So much has happened this week — maybe it is the last surge of fervour before the lull of the end of the year: the DA has had a week horribilis that will hopefully precede much-needed introspection; Brexit has had its feathers severely ruffled once again, but is seemingly moving closer to a possible conclusion; and SARS relaunched a unit focused on revenue collection from large corporates and high net worth individuals.
- World economy leaders flirted with how to go about implementing fiscal stimulus to revive the sagging world economy.
- In an interview, incoming European Central Bank President Christine Lagarde has said that President Donald Trump’s trade war with China has dented global economic growth and that he could remove this uncertainty and lift that burden.
- Prime Minister Boris Johnson had to surrender and postpone Brexit this week after UK lawmakers accepted the principles of the Brexit deal but not the timeline to implement. He has now called for a snap election to take place on 12 December 2019, which will in effect act as a second referendum. The vote on whether the election will happen will take place on Monday.
- Meanwhile, the European Union is in debates in Brussels over how long of an extension to grant Britain over the Brexit process.
- Vice President Mike Pence has come out swinging against China’s stance on liberty and human rights, also expressing support for Hong Kong’s protest movement. Additionally, Pence criticised the NBA and Nike for their support of China.
- Canadian Prime Minister Justin Trudeau will retain power after winning the election but with a minority government. He now leads with the support of a smaller left-leaning party.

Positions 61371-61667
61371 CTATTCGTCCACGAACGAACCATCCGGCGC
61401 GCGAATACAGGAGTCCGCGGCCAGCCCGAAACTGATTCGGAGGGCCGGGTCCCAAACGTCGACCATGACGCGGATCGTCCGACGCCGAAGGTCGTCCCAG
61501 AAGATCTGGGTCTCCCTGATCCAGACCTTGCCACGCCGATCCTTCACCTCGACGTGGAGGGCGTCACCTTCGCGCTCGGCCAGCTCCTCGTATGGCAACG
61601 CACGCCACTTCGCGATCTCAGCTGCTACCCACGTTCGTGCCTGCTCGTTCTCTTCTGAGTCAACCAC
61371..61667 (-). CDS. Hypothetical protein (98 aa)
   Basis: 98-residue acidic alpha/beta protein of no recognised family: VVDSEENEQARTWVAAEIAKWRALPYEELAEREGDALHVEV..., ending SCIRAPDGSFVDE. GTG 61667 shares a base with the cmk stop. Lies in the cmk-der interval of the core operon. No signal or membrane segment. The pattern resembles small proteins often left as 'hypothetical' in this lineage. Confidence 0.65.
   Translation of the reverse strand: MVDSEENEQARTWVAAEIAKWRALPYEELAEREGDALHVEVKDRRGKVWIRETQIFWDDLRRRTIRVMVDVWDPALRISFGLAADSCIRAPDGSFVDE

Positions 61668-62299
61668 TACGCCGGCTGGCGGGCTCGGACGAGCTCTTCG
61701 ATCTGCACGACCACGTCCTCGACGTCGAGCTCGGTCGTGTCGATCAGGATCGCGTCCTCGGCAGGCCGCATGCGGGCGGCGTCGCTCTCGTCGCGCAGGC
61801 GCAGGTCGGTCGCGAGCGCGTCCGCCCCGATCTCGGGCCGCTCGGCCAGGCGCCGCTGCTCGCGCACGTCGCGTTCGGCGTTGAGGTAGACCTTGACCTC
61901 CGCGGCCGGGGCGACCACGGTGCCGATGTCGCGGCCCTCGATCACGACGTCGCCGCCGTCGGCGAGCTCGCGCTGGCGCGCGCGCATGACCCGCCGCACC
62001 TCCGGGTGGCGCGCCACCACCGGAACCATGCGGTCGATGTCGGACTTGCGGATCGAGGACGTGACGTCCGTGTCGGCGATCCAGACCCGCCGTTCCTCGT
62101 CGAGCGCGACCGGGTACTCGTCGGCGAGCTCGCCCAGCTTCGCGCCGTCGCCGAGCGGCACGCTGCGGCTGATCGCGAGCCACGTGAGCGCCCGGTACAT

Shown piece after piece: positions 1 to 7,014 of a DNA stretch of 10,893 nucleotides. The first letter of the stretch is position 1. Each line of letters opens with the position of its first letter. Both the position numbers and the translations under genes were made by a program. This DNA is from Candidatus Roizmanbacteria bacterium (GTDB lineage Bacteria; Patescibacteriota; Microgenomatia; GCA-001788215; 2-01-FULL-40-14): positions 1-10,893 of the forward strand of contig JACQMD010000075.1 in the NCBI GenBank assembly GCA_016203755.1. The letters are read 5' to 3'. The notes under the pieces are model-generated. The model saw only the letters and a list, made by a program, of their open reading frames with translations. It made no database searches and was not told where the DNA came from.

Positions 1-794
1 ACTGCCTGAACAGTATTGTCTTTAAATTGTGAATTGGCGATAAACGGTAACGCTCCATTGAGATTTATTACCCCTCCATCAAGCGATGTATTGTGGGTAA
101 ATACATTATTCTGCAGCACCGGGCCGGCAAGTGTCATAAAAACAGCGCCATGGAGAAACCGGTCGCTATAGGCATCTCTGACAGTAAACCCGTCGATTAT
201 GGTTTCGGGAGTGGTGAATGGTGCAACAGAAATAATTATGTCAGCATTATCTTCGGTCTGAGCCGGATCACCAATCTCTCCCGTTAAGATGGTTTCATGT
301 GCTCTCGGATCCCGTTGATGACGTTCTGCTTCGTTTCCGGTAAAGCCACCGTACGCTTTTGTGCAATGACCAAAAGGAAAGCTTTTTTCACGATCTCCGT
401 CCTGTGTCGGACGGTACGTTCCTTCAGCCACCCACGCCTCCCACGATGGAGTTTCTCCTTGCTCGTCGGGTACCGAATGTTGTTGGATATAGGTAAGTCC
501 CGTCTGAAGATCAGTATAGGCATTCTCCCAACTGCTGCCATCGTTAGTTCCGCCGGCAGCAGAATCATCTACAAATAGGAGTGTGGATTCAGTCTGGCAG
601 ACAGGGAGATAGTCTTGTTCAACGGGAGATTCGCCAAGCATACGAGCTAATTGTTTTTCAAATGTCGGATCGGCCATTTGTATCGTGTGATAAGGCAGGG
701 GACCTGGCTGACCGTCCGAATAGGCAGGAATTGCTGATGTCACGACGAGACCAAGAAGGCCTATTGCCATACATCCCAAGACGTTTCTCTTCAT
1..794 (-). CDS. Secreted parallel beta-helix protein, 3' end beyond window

- Google’s supercomputer has completed a calculation in 200 seconds that would have taken predeceasing supercomputers thousands of years to perform. This could signal massive growth in computing power.
- In a major development, Mmusi Maimane stepped down as leader of the Democratic Alliance (DA) and resigned from his position in parliament. Federal Chairperson, Athol Trollip, soon followed suit. The DA is now leaderless, follow this link to a scathing article on Helen Zille (please note that the views expressed in this link are not necessarily those held by Dynasty Asset Management). To add to this, Johannesburg Mayor Herman Mashaba, also resigned from his post.
- The South African Revenue Service relaunched a unit focused on revenue collection from large corporates and high net worth individuals that was shut down under Tom Moyane’s leadership.
- Follow this link for an article written by Chris Yelland of EE publishers about how a series of failures and design flaws brought Medupi to its knees, causing the load-shedding experienced last week.
- Eskom’s generating capacity has recovered from last week’s outages and there has been no subsequent load-shedding. However, the woes continue in that Eskom’s ongoing maintenance issues, incorrectly specified and faulty engineering, and a lack of spare capacity, mean that it is probably not the last we will see of load-shedding. This is a major hurdle to South Africa’s rising levels of sovereign debt and our economic growth prospects.
- Goldman Sachs said that there is nowhere to go in South Africa but up, saying that, “the good news is our (South Africa’s) growth outlook has risk to the upside, there is no risk to the downside, because we are at the bottom”. That is an interesting take on the situation!